Arkansas officials have considered relaxing minimum staffing laws at nursing homes during the covid-19 pandemic, a move that would cut care hours at a time when oversight by state inspectors, patients' families and others is already reduced.
No decisions have been made, but the idea became "part of the conversation" after it surfaced during conference calls with nursing home representatives, state Department of Human Services spokeswoman Amy Webb said when asked whether suspending the staffing laws had been considered.
The deliberations over nursing home staffing laws, which hadn't been previously reported or announced, highlight the extraordinary measures Arkansas officials are considering during the emergency.
"This would be a very, very big decision if we had to make it," Webb said. "We are not there, and we know the implications of staffing and how important staffing is. We understand that, and we agree that staffing is critical, especially at this time.
"It is part of the conversation. It does not mean we're moving forward with it."
Resident advocates panned the idea.
"Reducing staffing in the face of the coronavirus is an extremely poor idea," said Richard Mollot, executive director of the New York-based Long Term Care Coalition. "If anything, staffing should be increased at this time to protect both residents and staff."
Advocates said short-staffing can increase the risk of infection because nurses and nursing assistants have heavier workloads and feel rushed while making their rounds.
Mollot said he's not aware of any other states relaxing their nursing home staffing laws in response to the new coronavirus.
Gov. Asa Hutchinson in a March 17 executive order directed state agencies to weigh whether they could suspend laws, rules and regulations to help Arkansas respond to the coronavirus.
It was this context that produced the suggestion to reduce minimum nursing home staffing, Webb said, adding that "we are nowhere near a point where this would be something that we would move on."
Arkansas Health Care Association Executive Director Rachel Bunch, in response to emailed questions, said Friday that the group, which primarily represents nursing homes, "has not requested that DHS waive minimum staffing requirements at this time."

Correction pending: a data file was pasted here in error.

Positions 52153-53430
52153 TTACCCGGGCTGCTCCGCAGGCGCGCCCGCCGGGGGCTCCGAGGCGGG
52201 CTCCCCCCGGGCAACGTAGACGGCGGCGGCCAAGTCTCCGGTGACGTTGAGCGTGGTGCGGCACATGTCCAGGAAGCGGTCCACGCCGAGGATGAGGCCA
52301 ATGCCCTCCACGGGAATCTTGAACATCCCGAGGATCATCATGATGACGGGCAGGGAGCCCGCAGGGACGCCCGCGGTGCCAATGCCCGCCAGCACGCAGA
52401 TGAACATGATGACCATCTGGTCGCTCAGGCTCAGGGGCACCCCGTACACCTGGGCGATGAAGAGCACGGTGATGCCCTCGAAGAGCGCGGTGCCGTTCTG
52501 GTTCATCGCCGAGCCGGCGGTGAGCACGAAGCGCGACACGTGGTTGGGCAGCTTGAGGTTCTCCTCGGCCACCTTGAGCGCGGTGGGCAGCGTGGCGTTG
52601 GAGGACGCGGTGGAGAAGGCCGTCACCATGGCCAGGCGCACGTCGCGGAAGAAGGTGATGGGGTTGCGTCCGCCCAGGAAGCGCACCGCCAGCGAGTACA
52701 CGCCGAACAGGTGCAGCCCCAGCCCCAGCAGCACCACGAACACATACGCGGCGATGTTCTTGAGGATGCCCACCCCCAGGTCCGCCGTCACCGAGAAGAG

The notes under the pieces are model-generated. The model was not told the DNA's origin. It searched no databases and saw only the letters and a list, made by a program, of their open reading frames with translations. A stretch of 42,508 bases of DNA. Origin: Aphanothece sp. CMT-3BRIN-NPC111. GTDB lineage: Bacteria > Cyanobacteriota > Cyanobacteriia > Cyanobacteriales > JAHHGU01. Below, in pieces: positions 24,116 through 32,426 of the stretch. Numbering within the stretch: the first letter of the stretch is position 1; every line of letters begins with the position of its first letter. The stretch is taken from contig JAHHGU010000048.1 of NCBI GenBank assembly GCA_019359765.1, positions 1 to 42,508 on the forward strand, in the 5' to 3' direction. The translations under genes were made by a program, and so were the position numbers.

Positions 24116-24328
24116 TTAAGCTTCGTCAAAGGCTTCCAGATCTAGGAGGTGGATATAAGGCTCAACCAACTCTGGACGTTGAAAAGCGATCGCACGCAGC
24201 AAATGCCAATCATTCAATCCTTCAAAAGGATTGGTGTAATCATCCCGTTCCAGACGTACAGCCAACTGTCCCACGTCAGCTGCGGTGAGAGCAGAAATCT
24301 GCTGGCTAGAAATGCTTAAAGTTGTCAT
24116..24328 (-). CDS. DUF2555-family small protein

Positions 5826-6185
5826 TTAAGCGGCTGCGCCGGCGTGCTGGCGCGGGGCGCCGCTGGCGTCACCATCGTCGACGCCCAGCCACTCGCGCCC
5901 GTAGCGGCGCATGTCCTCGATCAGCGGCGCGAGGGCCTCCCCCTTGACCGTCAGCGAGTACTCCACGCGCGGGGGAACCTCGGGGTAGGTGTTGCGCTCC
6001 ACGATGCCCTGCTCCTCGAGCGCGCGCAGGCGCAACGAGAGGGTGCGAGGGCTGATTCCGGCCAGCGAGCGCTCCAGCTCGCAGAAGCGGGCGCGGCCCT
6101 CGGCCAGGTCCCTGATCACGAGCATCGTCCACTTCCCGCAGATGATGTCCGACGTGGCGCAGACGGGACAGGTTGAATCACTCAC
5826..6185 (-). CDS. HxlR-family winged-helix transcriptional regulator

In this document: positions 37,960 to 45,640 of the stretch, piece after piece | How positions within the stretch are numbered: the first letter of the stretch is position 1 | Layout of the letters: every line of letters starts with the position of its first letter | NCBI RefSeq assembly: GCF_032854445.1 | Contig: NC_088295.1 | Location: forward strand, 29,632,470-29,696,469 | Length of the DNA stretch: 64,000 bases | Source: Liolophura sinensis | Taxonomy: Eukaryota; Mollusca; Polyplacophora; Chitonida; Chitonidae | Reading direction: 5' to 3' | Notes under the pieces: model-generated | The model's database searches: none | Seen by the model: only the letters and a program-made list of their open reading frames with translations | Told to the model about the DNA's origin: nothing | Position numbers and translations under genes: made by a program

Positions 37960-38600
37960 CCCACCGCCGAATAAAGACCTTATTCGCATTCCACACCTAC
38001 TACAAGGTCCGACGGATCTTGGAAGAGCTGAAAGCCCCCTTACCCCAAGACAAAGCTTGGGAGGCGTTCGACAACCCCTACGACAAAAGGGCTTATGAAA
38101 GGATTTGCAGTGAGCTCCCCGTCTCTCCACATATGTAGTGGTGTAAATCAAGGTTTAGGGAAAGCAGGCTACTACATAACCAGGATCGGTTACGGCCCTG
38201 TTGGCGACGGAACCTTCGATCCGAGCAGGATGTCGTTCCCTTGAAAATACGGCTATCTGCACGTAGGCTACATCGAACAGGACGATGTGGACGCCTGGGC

"We have definitely discussed lots of options and methods for addressing this situation," Bunch said. "We are doing our best to comply with the requirements and provide care around the clock to our patients."
Any decision would be made by Human Services Secretary Cindy Gillespie in coordination with the governor's office "as appropriate," Webb said.
Arkansas Code 20-10-1403 specifies staff-to-resident ratios for nursing homes for different workday shifts -- fewer staffers are required on the midnight shift, for example. Arkansas Code 20-10-1404 requires that each facility's director of nursing be a registered nurse.
Federal rules, which do not set specific staffing ratios nationwide, require that staffing be sufficient to meet residents' needs.
Part of Hutchinson's response to the covid-19 crisis has been to expedite licensing of hundreds of registered nurses to better staff hospitals and clinics treating the sick. The state will also spend $55 million to improve wages for nurses and health workers, including at nursing homes, Hutchinson has announced.
Human Services Department officials are talking daily with various Medicaid provider groups, including nursing homes, about their struggles and whether there is regulatory relief that could help, Webb said. Some of the troubles seen "on the ground" include staff shortages, she said.
Public health officials nationwide have expressed particular concern about the spread of covid-19 in nursing homes.
Elderly people and those with underlying medical conditions are at greater risk of dying from the disease than the general population, health experts have said. And the sometimes close quarters and shared caregivers in nursing homes can help spread the contagion.
At least 42 residents and 11 staff at four nursing homes -- including 37 residents at Briarwood Nursing & Rehab in Little Rock -- have contracted the virus, according to the Arkansas Department of Health.
Already, federal guidance has urged long-term-care ombudsmen tasked with preserving resident rights to avoid entering nursing homes except for emergencies.
Last week, the Centers for Medicare and Medicaid Services suspended all inspections of nursing homes except for the most serious level of complaints and "targeted infection control."
Family visitation has also been banned.
Designed to reduce the risk of covid-19 spread, the safeguards have walled off most independent, routine looks inside nursing homes.
"It is a really tough balancing act," Webb said, calling the pandemic an "unprecedented public health emergency."
"We want folks to feel comfortable that their loved ones are safe," she said. "This is uncharted territory for everybody."
Mollot, referring to the nationwide restrictions on nursing home visitation and oversight, said reducing staffing levels would make the situation worse.
"The addition of waiving already low staffing standards [would be], frankly, a recipe for disaster for residents and families in Arkansas," said Mollot, the advocate from New York.
Martha Deaver, president of Arkansas Advocates for Nursing Home Residents, said staffing levels are generally the top indicator of a nursing home's quality of care.
"[Staffing] affects whether or not residents get bedsores," Deaver said. "It affects whether or not there's somebody there to keep them from falling. It affects malnutrition. It affects dehydration. It affects continence, or whether or not a nursing home resident can be helped and assisted in going to the bathroom, or whether or not they are left to urinate on themselves."
SundayMonday on 03/29/2020